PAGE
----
It can be really smart to add some level of automation to track your progress and stay in contact with your influencers on a more regular interval. You may experiment with reaching out to the influencers with whom you have solid relationships two to three times a month to ensure you stay top-of-mind. During those touch points, you can share other relevant blog posts, eBooks, videos, topic ideas, etc., to keep your influencer in the know and help identify future opportunities for collaboration.

How are you nurturing your influencers? I’d love to hear about your efforts in the comments.

Looking for more guidance on influencer marketing? Download our complete toolkit, Influencer Marketing: The Latest Strategies, Templates, and Tools, for a simple 8-step process – including templates.

Cover image via Bigstock

Author: Amanda Maksymiw

Amanda Maksymiw is the content marketing manager for Lattice Engines, a leader in B2B sales intelligence software helping Fortune 5000 companies sell smarter and achieve a 6-14 percent increase in sales productivity within one year of deployment through Intelligent Targeting, Contextual Conversations and Measurable Execution. She is responsible for setting and managing the company's content marketing strategy including creating, producing, and publishing engaging content. Follow her on Twitter at @amandamaks.

Other posts by Amanda Maksymiw

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  • Hashim Warren

    Amanda, how do you feel about starting out with an email during the awareness stage?

    I’ve been testing introducing myself with an email, and building interest through a chat over the phone. I haven’t asked for an commitment yet.

    Here’s how content marketing works with this. I find that people Google me before answering my email, and definitely before hopping on the phone. I better have some thought leadership content to back me up, and it has to be scattered across the first ten results for my name.

    • Amanda Maksymiw (@amandamaks)

      Hashim, I’d recommend starting with email over a cold call for sure. If you are having success with an outright email, that is really great! Sometimes it is difficult to cut through the clutter, which is why I recommend engaging the influencer on social media or through blog comments. Best of luck!

  • Paveya

    Thanks for sharing Amanda! I agree with you. Above all things are Awesome! User generated content is good but it can also effect keyword density, so if your page is targeting a highly competitive keyword, user generated content may effect your rankings. Once again Thanks for Sharing!

    • Amanda Maksymiw (@amandamaks)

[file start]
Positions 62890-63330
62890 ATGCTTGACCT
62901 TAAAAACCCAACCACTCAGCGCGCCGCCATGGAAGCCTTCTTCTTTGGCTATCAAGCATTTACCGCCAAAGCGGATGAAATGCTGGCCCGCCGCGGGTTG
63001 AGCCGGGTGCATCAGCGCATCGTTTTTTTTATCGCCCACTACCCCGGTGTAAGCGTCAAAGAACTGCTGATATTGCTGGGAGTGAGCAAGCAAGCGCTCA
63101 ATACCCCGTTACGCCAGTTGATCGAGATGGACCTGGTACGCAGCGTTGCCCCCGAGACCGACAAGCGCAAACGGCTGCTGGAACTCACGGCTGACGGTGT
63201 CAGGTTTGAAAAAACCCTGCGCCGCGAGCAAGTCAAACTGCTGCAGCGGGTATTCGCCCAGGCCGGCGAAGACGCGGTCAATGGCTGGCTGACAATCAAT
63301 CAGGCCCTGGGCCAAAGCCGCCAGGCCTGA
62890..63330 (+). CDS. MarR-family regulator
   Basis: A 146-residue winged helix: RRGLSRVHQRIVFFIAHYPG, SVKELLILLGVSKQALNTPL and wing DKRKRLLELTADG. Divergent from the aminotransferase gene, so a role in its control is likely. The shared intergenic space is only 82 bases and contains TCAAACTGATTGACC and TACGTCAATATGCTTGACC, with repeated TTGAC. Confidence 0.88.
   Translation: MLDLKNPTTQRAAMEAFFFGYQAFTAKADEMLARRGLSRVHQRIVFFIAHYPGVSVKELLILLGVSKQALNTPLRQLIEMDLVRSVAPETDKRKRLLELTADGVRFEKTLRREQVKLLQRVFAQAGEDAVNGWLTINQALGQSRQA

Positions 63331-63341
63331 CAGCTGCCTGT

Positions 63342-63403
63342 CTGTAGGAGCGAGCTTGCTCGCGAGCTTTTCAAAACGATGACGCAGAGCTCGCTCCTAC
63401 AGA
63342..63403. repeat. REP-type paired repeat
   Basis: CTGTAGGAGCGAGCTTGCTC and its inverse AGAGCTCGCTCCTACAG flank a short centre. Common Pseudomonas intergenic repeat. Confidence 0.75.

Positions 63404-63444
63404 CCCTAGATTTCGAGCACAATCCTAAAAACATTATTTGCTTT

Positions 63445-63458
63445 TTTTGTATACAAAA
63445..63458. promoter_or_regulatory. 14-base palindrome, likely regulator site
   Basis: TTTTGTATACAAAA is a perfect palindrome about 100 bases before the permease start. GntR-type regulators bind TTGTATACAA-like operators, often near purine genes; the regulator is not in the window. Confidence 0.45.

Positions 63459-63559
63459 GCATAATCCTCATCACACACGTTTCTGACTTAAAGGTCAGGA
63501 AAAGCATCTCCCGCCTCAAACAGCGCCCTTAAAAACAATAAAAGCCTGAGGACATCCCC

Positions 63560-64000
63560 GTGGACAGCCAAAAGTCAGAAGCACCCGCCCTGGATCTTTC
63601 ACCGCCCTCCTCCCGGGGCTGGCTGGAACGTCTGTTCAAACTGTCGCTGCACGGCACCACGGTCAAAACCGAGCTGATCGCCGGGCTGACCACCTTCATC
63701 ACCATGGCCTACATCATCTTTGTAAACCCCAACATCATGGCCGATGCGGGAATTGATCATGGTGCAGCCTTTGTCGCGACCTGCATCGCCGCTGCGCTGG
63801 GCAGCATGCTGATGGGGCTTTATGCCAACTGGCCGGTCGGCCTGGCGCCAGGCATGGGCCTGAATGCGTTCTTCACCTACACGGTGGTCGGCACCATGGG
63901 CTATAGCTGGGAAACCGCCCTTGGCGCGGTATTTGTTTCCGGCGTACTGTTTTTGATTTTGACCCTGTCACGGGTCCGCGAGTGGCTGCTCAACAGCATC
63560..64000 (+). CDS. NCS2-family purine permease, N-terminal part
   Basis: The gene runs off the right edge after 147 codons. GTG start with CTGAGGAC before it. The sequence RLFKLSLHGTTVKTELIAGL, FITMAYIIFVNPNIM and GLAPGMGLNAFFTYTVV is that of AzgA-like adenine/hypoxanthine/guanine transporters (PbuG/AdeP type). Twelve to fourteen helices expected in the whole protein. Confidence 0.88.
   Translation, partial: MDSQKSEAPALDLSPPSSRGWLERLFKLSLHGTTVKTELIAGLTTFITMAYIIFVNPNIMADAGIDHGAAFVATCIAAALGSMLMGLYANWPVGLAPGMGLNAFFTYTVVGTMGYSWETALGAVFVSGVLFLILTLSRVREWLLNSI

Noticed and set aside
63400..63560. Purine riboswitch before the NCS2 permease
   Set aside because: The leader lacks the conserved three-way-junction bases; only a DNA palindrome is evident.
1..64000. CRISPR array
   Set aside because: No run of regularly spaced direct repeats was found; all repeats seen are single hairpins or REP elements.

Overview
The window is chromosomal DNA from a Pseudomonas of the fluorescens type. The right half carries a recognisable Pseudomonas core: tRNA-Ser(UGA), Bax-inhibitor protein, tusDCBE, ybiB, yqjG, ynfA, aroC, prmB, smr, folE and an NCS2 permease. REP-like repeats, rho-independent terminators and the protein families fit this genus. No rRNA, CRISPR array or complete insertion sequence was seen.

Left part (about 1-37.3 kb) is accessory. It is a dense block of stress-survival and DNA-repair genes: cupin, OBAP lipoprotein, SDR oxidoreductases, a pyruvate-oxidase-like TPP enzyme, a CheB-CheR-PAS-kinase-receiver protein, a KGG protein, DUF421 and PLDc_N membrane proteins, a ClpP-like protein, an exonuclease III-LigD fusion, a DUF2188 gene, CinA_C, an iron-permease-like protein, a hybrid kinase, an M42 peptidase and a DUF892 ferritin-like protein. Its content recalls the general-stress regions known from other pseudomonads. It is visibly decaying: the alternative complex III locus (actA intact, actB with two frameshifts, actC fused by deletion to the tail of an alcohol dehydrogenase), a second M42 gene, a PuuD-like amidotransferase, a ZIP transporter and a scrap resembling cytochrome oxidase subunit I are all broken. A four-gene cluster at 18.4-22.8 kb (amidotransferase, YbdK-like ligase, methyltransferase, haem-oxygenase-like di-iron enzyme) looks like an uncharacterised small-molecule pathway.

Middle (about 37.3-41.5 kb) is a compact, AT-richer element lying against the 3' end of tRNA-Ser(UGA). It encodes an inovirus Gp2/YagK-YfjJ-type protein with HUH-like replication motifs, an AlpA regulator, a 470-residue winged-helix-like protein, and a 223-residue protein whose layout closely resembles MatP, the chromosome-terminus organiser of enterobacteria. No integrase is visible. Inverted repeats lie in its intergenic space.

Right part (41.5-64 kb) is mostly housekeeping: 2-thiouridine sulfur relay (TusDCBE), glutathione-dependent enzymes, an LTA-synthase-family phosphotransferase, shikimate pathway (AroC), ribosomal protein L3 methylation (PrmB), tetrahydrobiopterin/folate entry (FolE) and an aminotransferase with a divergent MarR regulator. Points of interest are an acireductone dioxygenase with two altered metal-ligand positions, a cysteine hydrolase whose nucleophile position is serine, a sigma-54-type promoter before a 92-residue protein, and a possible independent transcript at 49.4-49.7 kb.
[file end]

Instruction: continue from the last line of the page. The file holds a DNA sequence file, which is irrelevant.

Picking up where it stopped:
Thanks for checking out the post, Paveya.

  • Tom George

    Thanks for a great post Amanda! I know a lot of people who could really benefit from reading this. Happy to share the article.

    • Amanda Maksymiw (@amandamaks)

      Thanks, Tom!

  • Lea Ann Stundins

    As both a marketer and an influencer, I am constantly on both sides of this equation. As such, I help PR firms to develop better strategies for engaging influencers as content partners. As the influencer, I’ll agree with you that when a brand interacts with me on social media and shares my existing content of their own accord, I am much more inclined to start working with them.

    • Amanda Maksymiw (@amandamaks)

      Thanks for sharing, Lea Ann. I appreciate the feedback.

  • Nadine Ebert

    Dear Amanda,
    it just so comes, that today I got in personal
    contact with an influencer after I commented one of his blog posts. He
    wrote me an e-mail and asked me something about my comment. I will keep
    doing this and now I’m thinking about asking him for a guest post or an
    interview on my blog later. I hope, it works out 🙂 But anyway, I can
    tell by own experience, that your strategy works. I was part of a
    project where we collected interesting facts for a topic from different
    (more or less official) ressources. I stayed in contact with them and
    later on I contacted them again, informing them about the results and
    got some attention.

    • Amanda Maksymiw (@amandamaks)

      Glad to hear that, Nadine. Keep it up!

  • Jason Murphy

    This reminds me of link-building requests back in the early SEO days. The approach is penalized these days.

    • Amanda Maksymiw (@amandamaks)

      Jason, influencer marketing goes well beyond link building and instead focuses on building the relationship to get so much more than a simple backlink. If that is just the goal, something is certainly missing!

  • guptaabhijit318

    Really nice posts there are many things to learn from this post about how to build relationship online with their readers. These tips are important and true. Thanks for sharing this post.

  • VBL Technologies

    Thanks for a great post Amanda! I abundantly comply with your points. despite what platform you are victimisation, content is often the amount one attraction, strategies of conveyancing it return second.